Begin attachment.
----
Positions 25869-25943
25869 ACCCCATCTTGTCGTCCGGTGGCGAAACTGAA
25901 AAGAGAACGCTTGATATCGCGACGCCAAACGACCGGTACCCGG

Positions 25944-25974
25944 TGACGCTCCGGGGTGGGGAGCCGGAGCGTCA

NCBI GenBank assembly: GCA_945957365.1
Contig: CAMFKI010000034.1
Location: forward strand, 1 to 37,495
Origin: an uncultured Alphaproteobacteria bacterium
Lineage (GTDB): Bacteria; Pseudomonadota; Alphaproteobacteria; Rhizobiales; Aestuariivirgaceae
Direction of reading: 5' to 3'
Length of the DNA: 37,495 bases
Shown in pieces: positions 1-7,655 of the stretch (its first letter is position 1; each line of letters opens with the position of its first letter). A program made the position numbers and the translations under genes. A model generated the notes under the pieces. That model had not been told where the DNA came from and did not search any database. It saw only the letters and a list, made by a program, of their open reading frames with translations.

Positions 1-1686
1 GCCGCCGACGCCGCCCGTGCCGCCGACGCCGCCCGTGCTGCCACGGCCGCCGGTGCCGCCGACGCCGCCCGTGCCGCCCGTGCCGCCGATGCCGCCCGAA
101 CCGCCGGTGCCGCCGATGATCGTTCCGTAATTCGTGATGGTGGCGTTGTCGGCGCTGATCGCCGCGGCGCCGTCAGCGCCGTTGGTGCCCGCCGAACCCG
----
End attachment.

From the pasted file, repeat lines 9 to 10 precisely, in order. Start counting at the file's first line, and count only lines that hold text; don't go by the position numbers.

Origin: an uncultured Alphaproteobacteria bacterium
Lineage (GTDB): Bacteria; Pseudomonadota; Alphaproteobacteria; Rhizobiales; Aestuariivirgaceae